It is true that as yet THE NEW AGE had not cut much ice with our old friends of the older groups. But from Ishmaelites we had become Adullamites; and there began not exactly to flock to our new standard an assortment of independent thinkers, chiefly the younger men. Mr S G Hobson was the actual writer of the series of articles referred to, and the author, under my editorship, of the first and still standard work on National Guilds. But we were soon joined by energetic young men like Mr G D H Cole, Mr Maurice Reckitt, Mr William Mellor and others, who immediately formed a society called the National Guilds League. Mr Will Dyson, the foremost cartoonist in England, did our designs for us. I may say at once, that I never was a member of the league myself. To tell the truth, I had begun already to have doubts! Undoubtedly,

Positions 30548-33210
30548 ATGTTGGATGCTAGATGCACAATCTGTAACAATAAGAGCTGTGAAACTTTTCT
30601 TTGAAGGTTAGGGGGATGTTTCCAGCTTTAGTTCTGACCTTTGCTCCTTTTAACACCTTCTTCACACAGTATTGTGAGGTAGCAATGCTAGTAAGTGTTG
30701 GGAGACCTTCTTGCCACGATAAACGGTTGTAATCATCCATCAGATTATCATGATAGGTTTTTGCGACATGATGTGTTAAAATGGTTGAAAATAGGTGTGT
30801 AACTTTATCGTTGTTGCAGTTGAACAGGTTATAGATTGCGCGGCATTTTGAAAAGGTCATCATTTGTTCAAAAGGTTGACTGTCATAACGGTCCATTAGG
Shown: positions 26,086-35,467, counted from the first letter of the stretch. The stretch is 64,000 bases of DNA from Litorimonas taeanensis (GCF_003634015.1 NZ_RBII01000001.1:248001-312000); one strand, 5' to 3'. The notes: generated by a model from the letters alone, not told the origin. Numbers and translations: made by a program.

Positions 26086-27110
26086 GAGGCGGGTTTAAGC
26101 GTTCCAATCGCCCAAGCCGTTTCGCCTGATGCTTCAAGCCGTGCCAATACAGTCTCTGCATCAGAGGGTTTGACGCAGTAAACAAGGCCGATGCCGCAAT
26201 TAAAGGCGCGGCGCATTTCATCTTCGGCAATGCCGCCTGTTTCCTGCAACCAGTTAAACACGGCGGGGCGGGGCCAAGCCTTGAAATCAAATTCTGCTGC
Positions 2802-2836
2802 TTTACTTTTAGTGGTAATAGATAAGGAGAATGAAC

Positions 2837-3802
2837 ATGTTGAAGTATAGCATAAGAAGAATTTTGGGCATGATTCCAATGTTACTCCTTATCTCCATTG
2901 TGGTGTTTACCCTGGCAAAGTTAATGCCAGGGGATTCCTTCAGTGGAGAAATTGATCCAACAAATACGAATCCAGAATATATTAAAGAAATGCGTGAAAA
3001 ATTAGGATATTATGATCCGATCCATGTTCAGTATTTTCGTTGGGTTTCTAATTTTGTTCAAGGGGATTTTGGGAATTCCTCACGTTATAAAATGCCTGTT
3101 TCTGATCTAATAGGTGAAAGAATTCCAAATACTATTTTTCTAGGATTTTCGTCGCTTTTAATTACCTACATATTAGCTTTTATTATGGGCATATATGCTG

however, the adhesion of these men, their admirable methods of propaganda, and the publication outside the almost private pages of THE NEW AGE of the text of National Guilds, put the subject on the public map of discussion. A vast polemical literature began to appear, references to our existence began gingerly to occur in the speeches and articles of the old gangs. Above all the older organisations began to cease to enlist the pick of the new recruits; their prestige was waning to the size and sickle-shape of an interrogation-mark.
But they need not have disturbed themselves! Our worst storm or, rather, difficulty – since there was nothing positively active about it – was still before us; and, frankly, national guilds would certainly have foundered in it even if the war had not anticipated the sinking. The dispute with the mediaevalists had been successfully compromised; the dispute with the syndicalists had been translated into uncongenial and harmless French; the existing Socialist and political Labour groups had had their young men and brains drained away. But we had still to count with the trade-unions, and to persuade them of their own good. This was the job!